Fire is an incredibly important part of our lives. We cook with it, power our vehicles with it, and relax beside its hypnotizing dance to soak up its warmth on chilly evenings.
With all the good things fire means to our lives, it’s still a very powerful and destructive force of nature. Wildfires burn millions of acres around the world annually, so prudent people who live in areas prone to fires have an emergency action plan in place.
Why is an emergency action plan important?
While learning and practicing the fire prevention measures that keep fires from starting, it’s important to remember that not all fires are started by humans, and even the best plans sometimes hit snags. By having an emergency action plan in place, you can stop fires from spreading and even save structures and lives in your community from the potentially devastating effects of an uncontrolled fire.
Prevention of grass fires
Grass fires can be particularly troublesome due to the relative ease by which they ignite, as well as their fast-spreading nature. While many wildfires are caused by lightning and power equipment damaged by storms, a great deal are caused by humans. These types of fires can and should be avoided. No one wants to watch fires burn across their community, so keep them at bay by brushing up on these grass fire prevention tips.
Dispose of cigarette butts properly
One of the most easily preventable causes of wildfires is improperly disposed cigarette butts. Many smokers are desensitized to the effects that this little piece of litter can cause, but it’s something to be mindful of. Disposing of your butts properly is an easy way to prevent roughly 800 wildfires per year.
Pay attention to the weather conditions
The US saw record drought conditions in 2021. Not only did the inclimate weather affect crops and lawns, but it created ideal conditions for fires to start and spread. It also reduced the amount of water available to fight them. When you do anything involving fire, it’s important to be mindful of your surroundings.
A windy day in drought conditions is an incredibly dangerous time for recreational fires and fireworks. Pay attention to any fire bans or dry fuel warnings in your area before burning.
Use fireworks and recreational fires safely
Fireworks cause tens of thousands of fires each year and send thousands to the hospital. It’s important to use caution if you choose to celebrate with fireworks. Always have water handy, and make sure the area is clear before setting off your fireworks. In extremely dry conditions, it may be best to forgo them entirely.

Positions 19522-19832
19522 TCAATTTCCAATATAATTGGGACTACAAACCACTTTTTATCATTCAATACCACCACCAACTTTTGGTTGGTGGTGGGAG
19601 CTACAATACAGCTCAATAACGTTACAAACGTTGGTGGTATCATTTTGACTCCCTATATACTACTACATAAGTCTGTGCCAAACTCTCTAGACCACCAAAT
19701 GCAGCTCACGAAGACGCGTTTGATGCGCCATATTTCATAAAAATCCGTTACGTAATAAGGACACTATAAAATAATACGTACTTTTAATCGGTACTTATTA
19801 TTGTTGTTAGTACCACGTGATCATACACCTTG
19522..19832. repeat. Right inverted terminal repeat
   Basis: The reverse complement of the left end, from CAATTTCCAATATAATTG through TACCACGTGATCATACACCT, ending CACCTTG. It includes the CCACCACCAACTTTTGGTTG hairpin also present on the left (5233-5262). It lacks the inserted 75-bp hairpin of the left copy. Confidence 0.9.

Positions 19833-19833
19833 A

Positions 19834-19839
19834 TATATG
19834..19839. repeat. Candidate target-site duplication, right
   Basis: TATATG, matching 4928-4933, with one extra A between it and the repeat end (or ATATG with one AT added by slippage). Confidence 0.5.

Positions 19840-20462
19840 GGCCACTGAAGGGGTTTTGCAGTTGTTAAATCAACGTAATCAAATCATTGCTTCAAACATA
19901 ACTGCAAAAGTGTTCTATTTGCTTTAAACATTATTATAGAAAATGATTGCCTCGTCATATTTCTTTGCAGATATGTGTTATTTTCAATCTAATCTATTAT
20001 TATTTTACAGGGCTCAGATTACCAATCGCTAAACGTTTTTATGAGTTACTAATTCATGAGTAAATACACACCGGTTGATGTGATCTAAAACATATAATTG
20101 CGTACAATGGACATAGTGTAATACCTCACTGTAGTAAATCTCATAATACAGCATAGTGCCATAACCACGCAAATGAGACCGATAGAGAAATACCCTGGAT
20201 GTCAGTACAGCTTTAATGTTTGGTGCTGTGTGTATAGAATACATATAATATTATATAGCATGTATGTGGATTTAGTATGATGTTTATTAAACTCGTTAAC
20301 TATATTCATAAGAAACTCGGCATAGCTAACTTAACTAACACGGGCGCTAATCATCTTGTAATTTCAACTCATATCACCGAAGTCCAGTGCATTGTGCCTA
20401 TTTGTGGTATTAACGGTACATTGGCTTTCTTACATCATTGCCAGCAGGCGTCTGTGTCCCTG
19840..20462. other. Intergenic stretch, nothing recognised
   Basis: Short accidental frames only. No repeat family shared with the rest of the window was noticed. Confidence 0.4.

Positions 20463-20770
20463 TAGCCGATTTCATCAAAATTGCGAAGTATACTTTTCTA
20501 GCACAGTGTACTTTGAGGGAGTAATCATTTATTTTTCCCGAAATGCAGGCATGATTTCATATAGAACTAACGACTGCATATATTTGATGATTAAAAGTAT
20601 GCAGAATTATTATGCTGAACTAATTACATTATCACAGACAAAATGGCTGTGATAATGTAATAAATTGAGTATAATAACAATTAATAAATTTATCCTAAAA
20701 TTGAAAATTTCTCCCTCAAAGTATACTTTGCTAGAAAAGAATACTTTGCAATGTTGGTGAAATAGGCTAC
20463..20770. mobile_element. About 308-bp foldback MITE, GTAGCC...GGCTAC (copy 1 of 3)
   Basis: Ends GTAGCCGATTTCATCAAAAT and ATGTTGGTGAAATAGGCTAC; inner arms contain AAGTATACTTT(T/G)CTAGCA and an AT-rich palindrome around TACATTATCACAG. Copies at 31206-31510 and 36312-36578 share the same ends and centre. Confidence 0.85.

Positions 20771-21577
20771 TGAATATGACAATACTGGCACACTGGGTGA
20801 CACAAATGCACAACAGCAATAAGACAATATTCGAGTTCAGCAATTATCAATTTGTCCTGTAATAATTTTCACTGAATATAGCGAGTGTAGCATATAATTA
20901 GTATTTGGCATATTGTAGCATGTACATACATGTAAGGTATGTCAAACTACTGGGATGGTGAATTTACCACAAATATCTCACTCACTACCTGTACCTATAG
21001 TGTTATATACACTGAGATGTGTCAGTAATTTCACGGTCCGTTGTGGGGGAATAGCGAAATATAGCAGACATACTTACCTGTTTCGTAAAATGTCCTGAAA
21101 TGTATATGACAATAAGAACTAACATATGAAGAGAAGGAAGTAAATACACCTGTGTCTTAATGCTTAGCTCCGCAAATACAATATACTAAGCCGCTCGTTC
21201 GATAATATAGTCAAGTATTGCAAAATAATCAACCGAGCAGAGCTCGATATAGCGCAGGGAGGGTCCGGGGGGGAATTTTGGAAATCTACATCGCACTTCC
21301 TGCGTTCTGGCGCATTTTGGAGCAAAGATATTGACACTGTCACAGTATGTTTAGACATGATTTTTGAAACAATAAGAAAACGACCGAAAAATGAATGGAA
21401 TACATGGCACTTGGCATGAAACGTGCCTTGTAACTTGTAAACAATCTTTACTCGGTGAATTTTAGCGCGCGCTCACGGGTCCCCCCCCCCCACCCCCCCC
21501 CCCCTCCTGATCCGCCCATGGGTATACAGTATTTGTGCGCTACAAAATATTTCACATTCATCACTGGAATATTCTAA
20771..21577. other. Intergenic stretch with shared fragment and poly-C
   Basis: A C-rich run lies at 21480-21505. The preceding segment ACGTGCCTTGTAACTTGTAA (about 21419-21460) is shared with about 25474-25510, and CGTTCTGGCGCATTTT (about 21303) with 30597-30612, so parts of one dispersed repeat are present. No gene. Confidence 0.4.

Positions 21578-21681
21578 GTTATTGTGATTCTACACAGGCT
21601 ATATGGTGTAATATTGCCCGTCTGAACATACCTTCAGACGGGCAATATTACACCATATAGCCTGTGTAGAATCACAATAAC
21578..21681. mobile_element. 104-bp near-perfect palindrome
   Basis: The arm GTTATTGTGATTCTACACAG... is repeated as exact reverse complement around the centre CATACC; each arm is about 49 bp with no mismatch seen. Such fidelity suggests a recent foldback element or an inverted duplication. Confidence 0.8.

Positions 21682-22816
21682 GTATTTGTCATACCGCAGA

When burning a recreational fire, make sure to put some distance between the fire and surrounding foliage. Not only do fires occasionally reach higher than we anticipated, but burning oily, sappy woods like pine and cedar can cause embers to pop out of the pit and ignite dry brush or leaves nearby.
When you are finished with your fire or fireworks, make sure you douse them with water until they are cool to the touch. Keeping a bucket of water nearby helps in either case. You can use the bucket to drench the fire, and you can place spent fireworks in it to completely submerge them before placing them in the trash.
Keep vehicles off dry grasses
Summer is the season for picnics and off-road adventures, but be careful when you leave the roadways. The exhaust systems in vehicles can reach extremely high temperatures. We may not always remember that since we are generally inside the vehicle, protected from the heat by distance and heat shields. But, those temps are easily high enough to ignite the dry grasses that brush past your exhaust system on your drive through the prairie.
Operating a vehicle in a dry field of grass is typically something to be avoided, if possible. Off-road vehicles are equipped with a spark arrester, but many vehicles aren’t. If you must drive through the field, there are safety precautions you can follow to prevent grass fires. First, don’t park your vehicle in a grass field. If possible, find a clearing. Second, it’s always helpful to keep a shovel, fire extinguisher, and bucket for water in your vehicle as part of your emergency action plan for excursions like this.
Not many of us will admit to being litterbugs these days. It’s gross, and it harms the environment. For those who still litter, it’s time to stop. You may be doing more harm than you realize.